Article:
The MLA International Bibliography contains citations to over 2.5 million scholarly publications, including print and electronic books, journal articles, and Web sites. Publications must meet certain criteria, including standards of form and content, to be included. 

Citations in the MLA International Bibliography are indexed by subject terms and may include abstracts and links to full text where available online. For more on subject indexing, visit our page on the MLA Thesaurus. For more information on full-text links, see “Accessing Full Text Documents” on our page about Using the MLA International Bibliography.

The MLA provides a list of essay collections indexed in the MLA International Bibliography since 2008 as well as a list of all journals indexed in the bibliography since 1926. A searchable database of journals and series cataloged in the MLA Directory of Periodicals is available to MLA members here. Searchable Web site listings from the MLA International Bibliography are also available to members. 

Indexers generally use the full text of items when indexing. Exceptions are books by a single author (or multiple authors writing collaboratively) and critical editions and translations of literary works. For these, bibliographers may as necessary base their indexing on front matter, such as the table of contents, introduction, or foreword, supplemented by other materials provided by the publisher and related book reviews. 

Criteria for Inclusion in the MLA Bibliography

General Criteria

The MLA International Bibliography lists published works written for a scholarly audience as well as those of interest to scholars written for general audiences. Works listed may be in any language and from any place of origin and in any medium, physical or electronic, including film, audio, and microform. Both restricted-access and open-access electronic materials are included.

In general, only original publications or revised editions of previously published works are listed. Reprints are not listed unless they are of significant scholarly works otherwise unavailable to the scholarly community. Self-published materials are not included.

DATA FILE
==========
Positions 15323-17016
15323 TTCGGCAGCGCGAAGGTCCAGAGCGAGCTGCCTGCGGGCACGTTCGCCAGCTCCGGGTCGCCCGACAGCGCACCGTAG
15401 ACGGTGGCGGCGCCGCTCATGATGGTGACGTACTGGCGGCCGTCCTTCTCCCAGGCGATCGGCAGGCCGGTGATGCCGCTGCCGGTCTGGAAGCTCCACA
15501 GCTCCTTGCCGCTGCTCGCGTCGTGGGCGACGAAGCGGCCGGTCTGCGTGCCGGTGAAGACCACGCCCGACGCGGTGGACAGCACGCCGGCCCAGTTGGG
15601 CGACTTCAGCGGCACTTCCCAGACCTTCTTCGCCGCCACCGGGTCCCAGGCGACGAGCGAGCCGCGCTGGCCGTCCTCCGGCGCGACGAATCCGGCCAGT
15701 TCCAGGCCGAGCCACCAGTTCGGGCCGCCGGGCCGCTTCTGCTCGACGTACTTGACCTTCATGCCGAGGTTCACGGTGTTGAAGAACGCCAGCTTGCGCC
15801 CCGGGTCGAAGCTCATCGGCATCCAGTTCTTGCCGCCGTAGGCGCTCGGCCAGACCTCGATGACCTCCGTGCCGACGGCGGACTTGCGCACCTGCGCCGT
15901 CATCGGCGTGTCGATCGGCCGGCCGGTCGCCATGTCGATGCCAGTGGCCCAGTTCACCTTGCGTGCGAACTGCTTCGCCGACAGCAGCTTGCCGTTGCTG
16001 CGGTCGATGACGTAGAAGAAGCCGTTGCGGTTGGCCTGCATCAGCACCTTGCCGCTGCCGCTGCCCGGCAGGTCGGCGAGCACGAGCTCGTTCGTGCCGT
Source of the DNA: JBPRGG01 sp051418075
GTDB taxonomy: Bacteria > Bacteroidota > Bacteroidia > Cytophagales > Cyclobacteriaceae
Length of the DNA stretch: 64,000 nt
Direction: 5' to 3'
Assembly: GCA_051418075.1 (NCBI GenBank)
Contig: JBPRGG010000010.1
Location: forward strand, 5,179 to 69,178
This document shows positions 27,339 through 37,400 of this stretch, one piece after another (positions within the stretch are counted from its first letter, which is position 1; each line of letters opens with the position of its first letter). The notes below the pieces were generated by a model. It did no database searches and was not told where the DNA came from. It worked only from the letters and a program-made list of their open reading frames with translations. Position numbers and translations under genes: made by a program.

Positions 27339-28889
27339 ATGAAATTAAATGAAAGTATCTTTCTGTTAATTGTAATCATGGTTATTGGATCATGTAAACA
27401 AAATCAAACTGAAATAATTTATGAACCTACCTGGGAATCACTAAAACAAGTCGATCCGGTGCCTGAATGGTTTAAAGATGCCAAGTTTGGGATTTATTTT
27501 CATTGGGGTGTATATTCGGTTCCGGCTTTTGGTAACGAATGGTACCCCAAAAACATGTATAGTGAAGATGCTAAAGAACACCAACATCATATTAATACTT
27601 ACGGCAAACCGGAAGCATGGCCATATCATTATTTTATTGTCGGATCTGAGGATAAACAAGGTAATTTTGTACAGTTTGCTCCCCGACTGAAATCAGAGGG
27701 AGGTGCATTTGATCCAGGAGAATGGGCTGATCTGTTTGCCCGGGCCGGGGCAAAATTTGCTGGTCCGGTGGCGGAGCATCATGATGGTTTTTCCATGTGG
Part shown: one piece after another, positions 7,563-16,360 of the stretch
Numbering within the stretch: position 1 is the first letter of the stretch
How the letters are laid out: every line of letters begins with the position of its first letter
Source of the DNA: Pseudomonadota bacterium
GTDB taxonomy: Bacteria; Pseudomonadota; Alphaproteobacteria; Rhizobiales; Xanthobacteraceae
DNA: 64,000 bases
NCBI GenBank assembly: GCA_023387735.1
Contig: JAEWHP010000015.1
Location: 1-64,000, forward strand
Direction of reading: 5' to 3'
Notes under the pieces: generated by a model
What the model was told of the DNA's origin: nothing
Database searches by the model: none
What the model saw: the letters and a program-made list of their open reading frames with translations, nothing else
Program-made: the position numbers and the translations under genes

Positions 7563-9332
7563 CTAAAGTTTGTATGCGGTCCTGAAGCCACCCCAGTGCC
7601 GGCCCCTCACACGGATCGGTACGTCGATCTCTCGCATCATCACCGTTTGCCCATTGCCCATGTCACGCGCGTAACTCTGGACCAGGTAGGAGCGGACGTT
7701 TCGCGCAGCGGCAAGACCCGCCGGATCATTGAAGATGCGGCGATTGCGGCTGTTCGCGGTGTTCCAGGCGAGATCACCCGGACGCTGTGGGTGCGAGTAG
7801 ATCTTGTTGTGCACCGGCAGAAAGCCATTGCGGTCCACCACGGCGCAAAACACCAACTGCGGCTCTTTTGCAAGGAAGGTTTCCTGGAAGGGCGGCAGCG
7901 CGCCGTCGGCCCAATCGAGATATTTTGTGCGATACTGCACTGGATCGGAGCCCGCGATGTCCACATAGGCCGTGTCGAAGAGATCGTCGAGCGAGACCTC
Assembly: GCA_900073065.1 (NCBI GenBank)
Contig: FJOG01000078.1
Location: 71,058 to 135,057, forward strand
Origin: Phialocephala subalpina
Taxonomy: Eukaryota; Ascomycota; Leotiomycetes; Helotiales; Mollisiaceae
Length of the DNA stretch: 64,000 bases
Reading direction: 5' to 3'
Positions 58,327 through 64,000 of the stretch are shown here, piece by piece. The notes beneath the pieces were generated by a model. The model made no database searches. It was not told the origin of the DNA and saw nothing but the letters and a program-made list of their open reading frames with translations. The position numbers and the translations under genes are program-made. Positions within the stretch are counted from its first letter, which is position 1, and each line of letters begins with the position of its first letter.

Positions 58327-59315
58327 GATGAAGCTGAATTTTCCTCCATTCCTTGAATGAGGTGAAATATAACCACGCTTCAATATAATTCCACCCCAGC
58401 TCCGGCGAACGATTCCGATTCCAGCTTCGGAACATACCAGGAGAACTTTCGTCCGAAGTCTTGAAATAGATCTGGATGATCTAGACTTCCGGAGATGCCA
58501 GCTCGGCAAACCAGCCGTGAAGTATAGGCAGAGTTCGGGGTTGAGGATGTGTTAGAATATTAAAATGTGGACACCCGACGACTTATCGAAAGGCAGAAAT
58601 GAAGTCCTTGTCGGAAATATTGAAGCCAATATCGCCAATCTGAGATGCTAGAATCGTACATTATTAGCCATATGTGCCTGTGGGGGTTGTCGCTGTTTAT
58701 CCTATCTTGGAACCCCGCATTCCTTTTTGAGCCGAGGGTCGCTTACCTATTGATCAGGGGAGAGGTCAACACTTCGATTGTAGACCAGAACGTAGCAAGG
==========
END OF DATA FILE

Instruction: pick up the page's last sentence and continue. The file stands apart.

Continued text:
Most of the materials listed in the bibliography were published after 1926. However, some publications from as early as 1866 have been included, primarily as a result of our indexing of the JSTOR Language and Literature periodicals collection. The majority of works represented on the teaching of language, the teaching of literature, and rhetoric and composition have been published from 1998 to the present.

Subject Matter Indexed

The bibliography indexes works published in the following subject areas:

  • Literature from any country and in any language (except certain classical languages in some cases; see below)

  • Literary theory and criticism

  • Dramatic arts (theater, film, radio, television, opera, video)

  • Folklore

  • Linguistics

  • Rhetoric and composition, including literary and nonliterary rhetoric and both written and oral discourse 

  • History of printing and publishing

  • University-level teaching of language, literature, and rhetoric and composition

Not covered are works exclusively on classical Greek or Latin literature, on religious texts such as the Bible or the Koran (unless as they relate to other literature or language topics within the scope of the bibliography), and on aesthetics, human behavior, communication, and information processes (unless they treat human language or literature).

Types of Materials Indexed

Materials indexed include

  • scholarly books, articles, journals, and collections of essays

  • dictionaries, catalogs, handbooks, bibliographies, indexes, and other reference works

  • conference papers and proceedings

  • critical editions and translations of literary works, when accompanied by a new critical or bibliographic apparatus or are based on a newly established authoritative text

  • dissertations available through stable repositories

  • scholarly Web sites

Materials not indexed include

  • fiction, poetry, and other works of creative writing

  • book reviews, with the exception of review articles that provide scholarly and thematic context and significant depth of analysis

  • letters to editors, obituary notices, and similar materials, unless they make a significant contribution to scholarship

  • unpublished dissertations

  • individual entries in reference books

  • self-published material

  • textbooks, syllabi, courseware, lesson plans, and how-to guides

  • master’s theses, guides that are essentially plot summaries, and other apprentice or simplified works

  • electronic journals that do not meet our current guidelines